Church on Sunday, and a baby named Israel

Reporter's Notebook: On the first Sunday after the earthquake struck, people in Port-Au-Prince donned church clothes.

January 18, 2010 20:24
2 minute read.
Haitians reach towards aid being dispensed from th

haitians reach for aid AP 311. (photo credit: AP)

On the first Sunday after the earthquake struck Haiti, people living on the outskirts of Port-Au-Prince donned church clothes. The Caribbean nation is 80 percent Roman Catholic. Several kilometers from the heart of the city - where the devastation is the worst - Sunday meant church day.

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Not so in the capitol, where any loss of faith mirrors the physical destruction of churches, along with schools, hospitals and homes. In their place, desperation and lawlessness remain. A new kind of commerce has also sprung up, with people hawking $7 bottles of juice and $5 packs of cigarettes (expensive in this city).

Anyone with a car, of course, is quick to transport the journalists and aid workers that have descended in Port-Au-Prince. As I rode in one such car on Sunday, the Haitian driver and his friends said they drove to the Dominican Republic to buy gas and purchase food and water for their families. Ascending the hills of Port-Au-Prince, we passed a gas station where people clamored in line for petrol being sold at $10 a gallon.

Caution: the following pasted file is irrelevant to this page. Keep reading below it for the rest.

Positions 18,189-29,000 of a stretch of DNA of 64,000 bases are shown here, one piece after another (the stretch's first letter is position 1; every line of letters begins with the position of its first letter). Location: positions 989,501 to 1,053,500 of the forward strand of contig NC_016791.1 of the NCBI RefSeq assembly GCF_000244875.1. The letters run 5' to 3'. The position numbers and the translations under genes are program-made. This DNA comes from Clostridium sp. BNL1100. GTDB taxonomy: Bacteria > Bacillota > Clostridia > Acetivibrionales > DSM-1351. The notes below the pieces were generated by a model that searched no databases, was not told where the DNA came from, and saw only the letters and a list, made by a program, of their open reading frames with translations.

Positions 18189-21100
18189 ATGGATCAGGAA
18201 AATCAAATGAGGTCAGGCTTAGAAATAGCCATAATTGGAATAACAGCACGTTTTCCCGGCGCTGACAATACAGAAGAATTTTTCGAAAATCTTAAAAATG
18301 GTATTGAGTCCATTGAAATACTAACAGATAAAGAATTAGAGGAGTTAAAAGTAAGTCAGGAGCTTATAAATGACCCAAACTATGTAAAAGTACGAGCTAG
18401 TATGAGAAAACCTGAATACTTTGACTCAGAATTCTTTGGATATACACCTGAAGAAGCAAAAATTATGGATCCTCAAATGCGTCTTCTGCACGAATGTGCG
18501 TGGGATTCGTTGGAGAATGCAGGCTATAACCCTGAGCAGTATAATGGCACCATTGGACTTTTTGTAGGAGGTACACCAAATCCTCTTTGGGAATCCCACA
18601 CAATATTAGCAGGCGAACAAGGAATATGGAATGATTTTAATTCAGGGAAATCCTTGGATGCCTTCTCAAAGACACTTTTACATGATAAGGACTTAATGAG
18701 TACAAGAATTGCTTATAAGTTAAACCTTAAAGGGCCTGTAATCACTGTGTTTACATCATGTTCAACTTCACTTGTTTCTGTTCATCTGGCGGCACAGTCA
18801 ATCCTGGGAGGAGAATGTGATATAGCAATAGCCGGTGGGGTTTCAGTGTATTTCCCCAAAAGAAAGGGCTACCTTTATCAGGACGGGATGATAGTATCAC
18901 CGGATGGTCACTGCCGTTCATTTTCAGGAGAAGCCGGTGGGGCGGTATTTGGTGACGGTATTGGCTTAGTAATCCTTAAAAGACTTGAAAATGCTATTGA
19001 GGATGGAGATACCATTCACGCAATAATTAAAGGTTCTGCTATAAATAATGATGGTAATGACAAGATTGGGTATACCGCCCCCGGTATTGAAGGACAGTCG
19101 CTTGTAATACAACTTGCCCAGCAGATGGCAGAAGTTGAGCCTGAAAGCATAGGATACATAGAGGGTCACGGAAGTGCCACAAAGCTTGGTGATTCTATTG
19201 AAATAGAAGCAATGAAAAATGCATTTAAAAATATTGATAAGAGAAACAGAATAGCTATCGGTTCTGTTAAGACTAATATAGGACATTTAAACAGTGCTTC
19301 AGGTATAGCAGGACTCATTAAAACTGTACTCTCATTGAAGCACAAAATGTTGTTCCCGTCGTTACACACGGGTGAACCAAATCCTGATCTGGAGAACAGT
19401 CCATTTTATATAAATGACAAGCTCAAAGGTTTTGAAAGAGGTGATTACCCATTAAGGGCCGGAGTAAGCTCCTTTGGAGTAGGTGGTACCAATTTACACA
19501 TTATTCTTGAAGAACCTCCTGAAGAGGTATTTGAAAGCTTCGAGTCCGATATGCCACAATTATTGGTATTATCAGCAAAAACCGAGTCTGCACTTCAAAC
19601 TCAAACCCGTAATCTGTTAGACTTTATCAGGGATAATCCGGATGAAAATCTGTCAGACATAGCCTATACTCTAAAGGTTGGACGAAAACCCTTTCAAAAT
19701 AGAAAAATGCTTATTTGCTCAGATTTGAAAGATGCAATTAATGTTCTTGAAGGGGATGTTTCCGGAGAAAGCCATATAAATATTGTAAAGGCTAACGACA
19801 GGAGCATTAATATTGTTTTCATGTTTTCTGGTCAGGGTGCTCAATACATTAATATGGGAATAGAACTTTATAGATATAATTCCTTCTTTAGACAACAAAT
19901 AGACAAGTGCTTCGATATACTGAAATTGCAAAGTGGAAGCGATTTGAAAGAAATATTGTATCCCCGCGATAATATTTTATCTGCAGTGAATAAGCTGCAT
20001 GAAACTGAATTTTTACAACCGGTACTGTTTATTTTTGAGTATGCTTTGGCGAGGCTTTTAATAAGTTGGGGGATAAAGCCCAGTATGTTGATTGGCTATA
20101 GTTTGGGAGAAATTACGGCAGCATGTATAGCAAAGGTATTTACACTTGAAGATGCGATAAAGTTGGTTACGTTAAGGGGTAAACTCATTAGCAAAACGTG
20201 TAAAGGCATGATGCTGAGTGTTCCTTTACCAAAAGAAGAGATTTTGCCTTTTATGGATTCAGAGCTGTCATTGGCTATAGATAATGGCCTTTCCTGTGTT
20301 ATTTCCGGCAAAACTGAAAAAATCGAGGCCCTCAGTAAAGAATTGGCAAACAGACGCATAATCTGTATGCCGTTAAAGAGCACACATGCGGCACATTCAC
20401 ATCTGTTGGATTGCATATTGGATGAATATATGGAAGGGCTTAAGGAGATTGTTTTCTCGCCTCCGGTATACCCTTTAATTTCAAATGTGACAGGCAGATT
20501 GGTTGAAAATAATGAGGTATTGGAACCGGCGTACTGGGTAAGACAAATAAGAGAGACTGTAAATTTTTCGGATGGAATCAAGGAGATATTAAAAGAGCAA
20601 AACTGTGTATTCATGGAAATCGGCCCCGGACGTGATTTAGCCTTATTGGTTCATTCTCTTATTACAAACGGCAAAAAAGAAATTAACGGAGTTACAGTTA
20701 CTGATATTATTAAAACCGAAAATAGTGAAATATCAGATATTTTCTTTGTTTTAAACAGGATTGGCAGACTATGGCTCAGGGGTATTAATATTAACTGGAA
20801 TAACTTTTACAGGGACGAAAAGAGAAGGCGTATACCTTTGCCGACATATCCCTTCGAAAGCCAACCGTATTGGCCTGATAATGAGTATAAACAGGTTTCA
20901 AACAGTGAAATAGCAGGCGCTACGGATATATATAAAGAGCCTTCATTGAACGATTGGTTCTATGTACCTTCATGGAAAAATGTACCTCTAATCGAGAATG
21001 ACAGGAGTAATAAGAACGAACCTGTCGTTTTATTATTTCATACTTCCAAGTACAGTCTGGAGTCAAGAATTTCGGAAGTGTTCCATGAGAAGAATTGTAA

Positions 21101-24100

But medicine and water are still the country's most pressing needs. On Sunday, armored trucks carried shipments of water, which is as precious as gold here. Outside a ruined health clinic, a doctor in a blue gown made do without a traditional operating table, suturing a gash on his patient's leg in the middle of a street lined with rubble from fallen homes.

The same scene played out elsewhere, including at the city's main hospitals. In Jimani, the border town between Haiti and the Dominican Republic, the hospital was sending overflow patients to a nearby hotel. The head of the Good Sammaritan relief group, who was organizing the ancillary center, greeted a Jerusalem Post reporter with the word "Shalom." I asked if he knew of the IDF's field hospital - a fully functioning, operating hospital set up in an industrial park in Port-Au-Prince. He did not, be said, "Brothers, we need you."

The hospital itself is a place of order and humanity, marooned on an island of death and disaster. As an occasional helicopter flies overhead, patients line up outside the doors to be seen by doctors and nurses. Nearly two days after being here, the medical staff has established a fast-paced routine of treating patients and discharging them quickly to make room for the next.

With two operating rooms, a neonatal intensive care unit and X-ray machines, IDF doctors treated 100 patients in the first day. They performed three amputations, and treated a patient with a gunshot wound. On Saturday night, a 24-year-old woman was the first to give birth there. In this very Catholic country, she named her son Israel.

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